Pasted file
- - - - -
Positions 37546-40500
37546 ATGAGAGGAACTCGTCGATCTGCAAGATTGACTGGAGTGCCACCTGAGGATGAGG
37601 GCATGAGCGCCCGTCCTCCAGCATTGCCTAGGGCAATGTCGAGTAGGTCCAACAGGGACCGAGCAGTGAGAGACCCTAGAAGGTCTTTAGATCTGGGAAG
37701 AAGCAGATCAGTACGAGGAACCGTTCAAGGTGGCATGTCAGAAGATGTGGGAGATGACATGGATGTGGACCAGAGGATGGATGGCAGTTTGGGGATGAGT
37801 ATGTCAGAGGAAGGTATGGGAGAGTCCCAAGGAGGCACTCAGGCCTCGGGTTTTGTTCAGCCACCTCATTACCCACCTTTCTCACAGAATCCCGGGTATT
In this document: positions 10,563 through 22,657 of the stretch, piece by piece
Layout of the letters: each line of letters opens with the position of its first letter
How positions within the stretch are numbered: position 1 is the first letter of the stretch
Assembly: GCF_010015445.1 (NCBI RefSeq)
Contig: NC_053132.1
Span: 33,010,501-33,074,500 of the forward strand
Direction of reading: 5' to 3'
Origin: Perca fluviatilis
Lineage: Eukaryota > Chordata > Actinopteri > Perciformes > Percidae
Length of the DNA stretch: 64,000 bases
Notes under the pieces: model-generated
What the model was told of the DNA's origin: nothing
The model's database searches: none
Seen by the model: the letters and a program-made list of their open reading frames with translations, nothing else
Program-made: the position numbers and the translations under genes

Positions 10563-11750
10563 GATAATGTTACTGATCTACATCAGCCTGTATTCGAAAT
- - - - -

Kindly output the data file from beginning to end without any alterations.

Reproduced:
Positions 37546-40500
37546 ATGAGAGGAACTCGTCGATCTGCAAGATTGACTGGAGTGCCACCTGAGGATGAGG
37601 GCATGAGCGCCCGTCCTCCAGCATTGCCTAGGGCAATGTCGAGTAGGTCCAACAGGGACCGAGCAGTGAGAGACCCTAGAAGGTCTTTAGATCTGGGAAG
37701 AAGCAGATCAGTACGAGGAACCGTTCAAGGTGGCATGTCAGAAGATGTGGGAGATGACATGGATGTGGACCAGAGGATGGATGGCAGTTTGGGGATGAGT
37801 ATGTCAGAGGAAGGTATGGGAGAGTCCCAAGGAGGCACTCAGGCCTCGGGTTTTGTTCAGCCACCTCATTACCCACCTTTCTCACAGAATCCCGGGTATT
In this document: positions 10,563 through 22,657 of the stretch, piece by piece
Layout of the letters: each line of letters opens with the position of its first letter
How positions within the stretch are numbered: position 1 is the first letter of the stretch
Assembly: GCF_010015445.1 (NCBI RefSeq)
Contig: NC_053132.1
Span: 33,010,501-33,074,500 of the forward strand
Direction of reading: 5' to 3'
Origin: Perca fluviatilis
Lineage: Eukaryota > Chordata > Actinopteri > Perciformes > Percidae
Length of the DNA stretch: 64,000 bases
Notes under the pieces: model-generated
What the model was told of the DNA's origin: nothing
The model's database searches: none
Seen by the model: the letters and a program-made list of their open reading frames with translations, nothing else
Program-made: the position numbers and the translations under genes

Positions 10563-11750
10563 GATAATGTTACTGATCTACATCAGCCTGTATTCGAAAT